Charles E. Martin

While I'm still on my New Yorker archive obsession, here are some of my favorites by Charles E. Martin, who began his 50 years of covers for the magazine in 1938.

Charles E. Martin | New Yorker April 19, 1958

Charles E. Martin | New Yorker Feb 28, 1953

Charles E. Martin

Charles E. Martin | The Guggenheim, New Yorker Jan 24, 1970

Charles E. Martin | New Yorker Dec 6, 1941

Charles E. Martin | New Yorker August 4, 1951

Charles E. Martin | New Yorker September 8, 1962

Vintage & collectible clocks

Vintage wood flower clock via 

A great estate sale find, this Smith Metal Arts "Radius One" desk clock, designed by William Sklaroff, is still made, but not in solid brass via

Newgate Bubble Wall clock. via West Elm

Rare Frederick Weinberg Shelf Clock 1950 via

vintage sterling & noble flip clock via flickr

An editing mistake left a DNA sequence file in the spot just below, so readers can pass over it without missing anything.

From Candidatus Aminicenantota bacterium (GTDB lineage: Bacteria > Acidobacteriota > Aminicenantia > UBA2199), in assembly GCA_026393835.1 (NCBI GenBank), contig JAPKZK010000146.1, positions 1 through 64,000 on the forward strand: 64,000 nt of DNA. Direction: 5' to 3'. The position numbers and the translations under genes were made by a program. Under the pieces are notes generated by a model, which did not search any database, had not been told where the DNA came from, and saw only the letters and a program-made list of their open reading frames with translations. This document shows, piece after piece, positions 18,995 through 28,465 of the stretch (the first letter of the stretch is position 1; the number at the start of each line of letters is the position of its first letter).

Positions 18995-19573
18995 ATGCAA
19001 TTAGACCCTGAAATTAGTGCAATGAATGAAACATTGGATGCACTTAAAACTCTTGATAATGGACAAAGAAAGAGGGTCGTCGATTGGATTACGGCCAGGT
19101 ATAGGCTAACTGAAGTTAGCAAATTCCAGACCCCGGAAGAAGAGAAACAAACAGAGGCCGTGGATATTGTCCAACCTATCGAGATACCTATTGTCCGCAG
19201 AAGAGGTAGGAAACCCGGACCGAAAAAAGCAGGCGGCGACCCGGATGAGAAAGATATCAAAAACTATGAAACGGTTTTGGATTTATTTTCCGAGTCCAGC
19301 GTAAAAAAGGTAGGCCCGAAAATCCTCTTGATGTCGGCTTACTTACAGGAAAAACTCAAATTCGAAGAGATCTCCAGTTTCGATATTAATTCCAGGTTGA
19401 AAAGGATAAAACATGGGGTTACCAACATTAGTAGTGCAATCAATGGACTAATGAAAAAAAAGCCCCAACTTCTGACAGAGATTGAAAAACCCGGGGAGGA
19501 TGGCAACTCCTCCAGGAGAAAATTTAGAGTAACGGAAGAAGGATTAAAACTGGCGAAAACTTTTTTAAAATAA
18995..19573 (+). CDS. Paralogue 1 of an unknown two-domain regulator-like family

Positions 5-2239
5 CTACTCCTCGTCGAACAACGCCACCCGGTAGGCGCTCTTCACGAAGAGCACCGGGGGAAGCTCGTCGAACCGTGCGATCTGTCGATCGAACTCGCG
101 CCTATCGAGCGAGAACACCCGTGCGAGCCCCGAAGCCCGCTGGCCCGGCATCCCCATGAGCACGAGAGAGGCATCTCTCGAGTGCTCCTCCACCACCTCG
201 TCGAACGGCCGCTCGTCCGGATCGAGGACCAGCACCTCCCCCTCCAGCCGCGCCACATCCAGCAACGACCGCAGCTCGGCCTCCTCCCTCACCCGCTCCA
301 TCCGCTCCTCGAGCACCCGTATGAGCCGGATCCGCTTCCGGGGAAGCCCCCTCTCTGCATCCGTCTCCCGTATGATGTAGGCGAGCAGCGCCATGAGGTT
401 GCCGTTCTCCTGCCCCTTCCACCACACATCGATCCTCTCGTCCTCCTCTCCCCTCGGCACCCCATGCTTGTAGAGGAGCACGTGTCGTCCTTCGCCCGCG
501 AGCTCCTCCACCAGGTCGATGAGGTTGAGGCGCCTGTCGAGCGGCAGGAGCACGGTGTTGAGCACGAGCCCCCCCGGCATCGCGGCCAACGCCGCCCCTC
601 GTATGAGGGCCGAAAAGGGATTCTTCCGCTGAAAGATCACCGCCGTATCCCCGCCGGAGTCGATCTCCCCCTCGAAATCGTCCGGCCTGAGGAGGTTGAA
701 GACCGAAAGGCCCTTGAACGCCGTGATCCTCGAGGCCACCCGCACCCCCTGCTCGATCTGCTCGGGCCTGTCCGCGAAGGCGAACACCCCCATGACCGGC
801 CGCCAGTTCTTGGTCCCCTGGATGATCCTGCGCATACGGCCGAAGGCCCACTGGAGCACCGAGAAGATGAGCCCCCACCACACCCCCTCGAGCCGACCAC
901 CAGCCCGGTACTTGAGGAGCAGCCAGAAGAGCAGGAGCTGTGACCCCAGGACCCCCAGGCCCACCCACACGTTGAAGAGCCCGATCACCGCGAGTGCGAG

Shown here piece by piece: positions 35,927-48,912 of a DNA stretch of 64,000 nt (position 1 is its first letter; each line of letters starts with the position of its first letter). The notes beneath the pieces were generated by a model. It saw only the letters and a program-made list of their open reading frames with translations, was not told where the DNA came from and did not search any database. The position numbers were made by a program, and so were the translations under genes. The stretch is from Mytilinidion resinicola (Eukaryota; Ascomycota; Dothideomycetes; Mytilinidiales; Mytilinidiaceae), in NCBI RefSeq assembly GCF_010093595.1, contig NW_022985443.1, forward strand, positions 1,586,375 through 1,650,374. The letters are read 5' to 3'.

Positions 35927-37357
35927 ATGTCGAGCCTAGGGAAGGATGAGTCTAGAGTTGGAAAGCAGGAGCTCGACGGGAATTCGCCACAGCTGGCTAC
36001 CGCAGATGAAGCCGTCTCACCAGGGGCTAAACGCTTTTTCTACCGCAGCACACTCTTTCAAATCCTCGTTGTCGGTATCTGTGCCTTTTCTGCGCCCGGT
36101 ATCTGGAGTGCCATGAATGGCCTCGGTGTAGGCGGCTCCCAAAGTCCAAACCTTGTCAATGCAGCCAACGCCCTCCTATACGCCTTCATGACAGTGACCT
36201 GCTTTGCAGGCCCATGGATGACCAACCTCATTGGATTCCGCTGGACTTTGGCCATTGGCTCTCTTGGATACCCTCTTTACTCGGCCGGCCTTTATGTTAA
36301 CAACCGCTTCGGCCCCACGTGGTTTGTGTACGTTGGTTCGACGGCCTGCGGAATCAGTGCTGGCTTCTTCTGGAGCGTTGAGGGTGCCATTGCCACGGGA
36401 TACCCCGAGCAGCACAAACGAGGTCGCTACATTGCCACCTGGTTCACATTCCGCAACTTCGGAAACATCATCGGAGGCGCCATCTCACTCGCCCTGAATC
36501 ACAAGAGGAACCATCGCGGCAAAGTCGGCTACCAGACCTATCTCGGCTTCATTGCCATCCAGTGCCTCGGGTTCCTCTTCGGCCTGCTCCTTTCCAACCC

Holiday movies you may have forgotten about

These are some less obvious holiday films that I will be watching between now and New Year's Eve. 

The Apartment (1960) with Jack Lemmon and Shirley MacLaine. This sardonic, sometimes dark but ultimately heart-warming film takes place over Christmas and New Year's. Wintery Manhattan in wide-screen black & white at the dawn of the 1960's.

Bachelor Mother (1939) also takes place over the Christmas Holidays, beginning in the toy department of a department store on Christmas Eve --- just before Ginger Rogers receives her pink slip and finds herself mistaken for the mother of an abandoned baby. Again, plenty of snowy New York scenes. Funny and full of charm.

If you like starry-eyed nuns who believe they can get cynical rich guys to donate expensive land to charitable causes while speeding around in jeeps and competing in tennis matches (and lots of snowy scenes of Connecticut hillside locales) then Come to the Stable (1949) might be right up your alley.

P. G. Wodehouse firsts

P. G. Wodehouse. Fish Preferred. Doubleday, Doran & Company, 1929. First edition. 

P. G. Wodehouse. Uncle Fred in the Springtime. Doubleday, 1939. First American edition. 

P. G. Wodehouse. French Leave. Simon and Schuster, 1959. First American edition